Architecture trends of 2020

A selection of trends we foresee this year. From architectural elements to interior design.  

Earth Skyscrapers

This is the dream of Anna Heringer, the Austrian architect who works with mudd, that we met at Boisbuchet this year. Lina Ghotmeh, on her side, is training our eyes on the next generation of skyscrapers. After the vertical forests we foresee a new material in our skylines, that is the quintessence of sustainability: earth.  

Dusty interiors

A better connection with nature should start from our senses. Houses in the past years have washed away the boundaries between indoor and outdoor merely on a visual level, now we look forward with interiors that are not afraid of getting ‘dirty’. At fairs, this year, we have seen living rooms covered with stones, or showrooms immersed in white sand. But also trees planted on a hallway, and roots that grow within the walls. This project by Ling Hao in Singapore is a perfect start for less hyper-sanitized interiors.

Shingles

Used in cold weather to better mitigate the temperature, shingles are used both on roofs and on external walls. On Domusweb we have published several examples of this wooden cladding, that can feature endless colour shades, from light gray, to warm tones. It gives the building a rich texture and revives ancient craftsmanship. Shingles can be found in different materials such as stone. Their small size make it a perfect option for curvilinear building shapes

Splay

Francesca Torzo, Z33, Hasselt, Belgium, 2019. Photo © Gion Balthasar von Albertini
Francesca Torzo, Z33, Hasselt, Belgium, 2019. Photo © Gion Balthasar von Albertini

An evergreen device used to let in more light in traditional buildings – when walls were thick enough to allow this technique – splay is coming back in new forms, together with thicker walls. Its favored application is on windows, but also doors and entrances. When walls are too thin, extra wooden or metal splays are added, giving plasticity to spaces.

Bossage

CSA Studio and Luigi Caccia Dominioni, Esselunga via Rubattino, Milan, 2001. Courtesy CSA Studio
CSA Studio and Luigi Caccia Dominioni, Esselunga via Rubattino, Milan, 2001. Courtesy CSA Studio

To complete our brief collection of archaeologies of the future we have a beloved technique easily found in Italian Renaissance buildings, and reinterpreted several times in the past twenty years. Bossage was used initially to camouflage or enhance the facades’ stone-blocks and keystones: it offers extremely rich patterns given by a myriad of light accents. The most iconic shape is the diamond block, and it can be employed with new materials, with energy-efficiency purposes.

Corridor

António Costa Lima Arquitectos, Casa Altinho, Lisbon, Portugal, 2018. Photo Francisco Nogueira
António Costa Lima Arquitectos, Casa Altinho, Lisbon, Portugal, 2018. Photo Francisco Nogueira

After 50 years of loft colonization and open-space interior culture, we might se a revamp of that spectacular device called hallway. This spatial solution, as we know it nowadays, was born in Victorian houses together with the rise of privacy, a concept quite unknown in previous centuries, and well proven by buildings such Versailles, where you had to cross a number of chambers to get from one room to the other. In our society, where privacy is close to an end, architecture could help symbolically to its last defense.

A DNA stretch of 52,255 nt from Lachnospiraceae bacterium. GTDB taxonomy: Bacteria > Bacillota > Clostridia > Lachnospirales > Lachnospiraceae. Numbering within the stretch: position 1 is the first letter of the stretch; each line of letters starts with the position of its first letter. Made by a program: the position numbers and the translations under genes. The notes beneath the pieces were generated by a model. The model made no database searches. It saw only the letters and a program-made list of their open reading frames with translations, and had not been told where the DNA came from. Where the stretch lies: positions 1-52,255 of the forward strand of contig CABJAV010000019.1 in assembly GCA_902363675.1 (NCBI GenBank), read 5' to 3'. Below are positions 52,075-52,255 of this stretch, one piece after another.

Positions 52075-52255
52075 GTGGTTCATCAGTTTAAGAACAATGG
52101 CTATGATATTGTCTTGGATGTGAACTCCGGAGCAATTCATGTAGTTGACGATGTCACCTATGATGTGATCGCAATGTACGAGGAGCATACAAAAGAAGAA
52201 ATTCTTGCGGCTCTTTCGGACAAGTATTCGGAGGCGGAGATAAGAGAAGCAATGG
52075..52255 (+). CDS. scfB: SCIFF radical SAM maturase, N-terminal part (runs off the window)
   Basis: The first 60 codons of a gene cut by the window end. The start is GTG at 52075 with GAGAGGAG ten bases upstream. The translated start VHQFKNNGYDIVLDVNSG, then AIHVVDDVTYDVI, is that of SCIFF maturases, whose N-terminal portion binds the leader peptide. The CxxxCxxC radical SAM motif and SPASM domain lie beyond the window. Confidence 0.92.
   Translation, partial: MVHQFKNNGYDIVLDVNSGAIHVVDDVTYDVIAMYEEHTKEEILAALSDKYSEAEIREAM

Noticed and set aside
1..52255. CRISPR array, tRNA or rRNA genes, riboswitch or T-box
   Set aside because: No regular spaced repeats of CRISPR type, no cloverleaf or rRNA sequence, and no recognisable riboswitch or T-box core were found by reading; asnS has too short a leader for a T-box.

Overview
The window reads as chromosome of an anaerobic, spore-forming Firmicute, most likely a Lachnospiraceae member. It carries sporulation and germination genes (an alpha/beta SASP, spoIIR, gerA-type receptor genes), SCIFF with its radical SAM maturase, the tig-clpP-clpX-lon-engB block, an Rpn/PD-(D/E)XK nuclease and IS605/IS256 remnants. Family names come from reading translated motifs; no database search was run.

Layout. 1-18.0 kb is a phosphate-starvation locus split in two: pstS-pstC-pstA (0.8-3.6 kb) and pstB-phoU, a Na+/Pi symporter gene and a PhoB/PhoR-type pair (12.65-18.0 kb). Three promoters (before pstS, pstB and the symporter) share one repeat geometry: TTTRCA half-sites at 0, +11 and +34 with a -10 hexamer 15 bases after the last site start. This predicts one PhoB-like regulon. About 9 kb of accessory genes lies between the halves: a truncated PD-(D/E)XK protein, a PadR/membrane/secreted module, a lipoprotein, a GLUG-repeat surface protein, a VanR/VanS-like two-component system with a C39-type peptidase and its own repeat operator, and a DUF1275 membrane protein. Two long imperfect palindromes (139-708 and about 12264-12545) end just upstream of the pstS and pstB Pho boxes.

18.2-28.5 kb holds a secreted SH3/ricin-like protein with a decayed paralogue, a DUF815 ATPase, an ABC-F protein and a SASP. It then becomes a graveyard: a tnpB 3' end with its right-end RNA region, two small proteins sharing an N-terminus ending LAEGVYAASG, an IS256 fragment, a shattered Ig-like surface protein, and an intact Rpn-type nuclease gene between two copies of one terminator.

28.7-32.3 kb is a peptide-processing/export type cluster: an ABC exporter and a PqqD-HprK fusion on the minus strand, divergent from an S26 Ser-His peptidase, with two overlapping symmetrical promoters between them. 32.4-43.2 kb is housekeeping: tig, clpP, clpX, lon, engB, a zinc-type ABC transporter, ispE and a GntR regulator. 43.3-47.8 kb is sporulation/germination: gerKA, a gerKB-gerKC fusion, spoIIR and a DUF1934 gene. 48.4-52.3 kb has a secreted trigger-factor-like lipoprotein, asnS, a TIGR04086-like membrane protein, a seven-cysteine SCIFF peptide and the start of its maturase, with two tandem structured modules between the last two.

Invisible renovation

Very much appreciated by architects, respecting the traces of time in buildings is now becoming a common practice in any renovation project and it is going extreme with design actions that are almost invisible. The beauty of shades, of textures and history (be it a hundred-year-old house or a fifty-year-old warehouse) is a good antidote to our quickly changing urban environment and – although it is not evident at first sight – it requires extra design skills.

Ceiling terrazzo

Widely used in buildings from the 18th, 19th and early 20th centuries, terrazzo boomed in the Fifties and Sixties with creative floor tiles made of concrete. It then went forgotten and revamped a few years ago, becoming a true mania. Terrazzo is now moving up from floors to walls, covering any surface possible, even ceilings. Probably, it will be its last step, before the trend will pass away once again.

Mustard yellow

We’ve witnessed the persistence of Millennial pink, and the rise of mint-green that later paled down into Celadon green. Interiors in 2020 will probably rebel to these two dogmas and react with mustard yellow, that gives a vibrant retro atmosphere that can easily pair with more aseptic materials such as metal and fair-faced concrete. It also embeds a bold attitude in decoration, which is what we crave for this year.

Sleeping in a box

Leopold Banchini Architects, Casa do Monte, Lisbon, 2019
Leopold Banchini Architects, Casa do Monte, Lisbon, 2019

A more structured version of the canopy bed, boxed-beds remind us of baroque rooms where privacy could be found mostly within this tiny space. We saw them framed in wooden panels or even marble and metal: this solution allows for more freedom around, as this ephemeral architectural element can be placed virtually anywhere.

Domestic caves

If caves can’t be inhabited anymore, they can be implemented in our indoors, with the comfort of climate regulation, gas, water and electricity. We’re less afraid of dirt, and we constantly search for a connection with nature. Stone walls may also protect us from the heat and give much movement to the interiors, evoking archaic places of our collective imagination.

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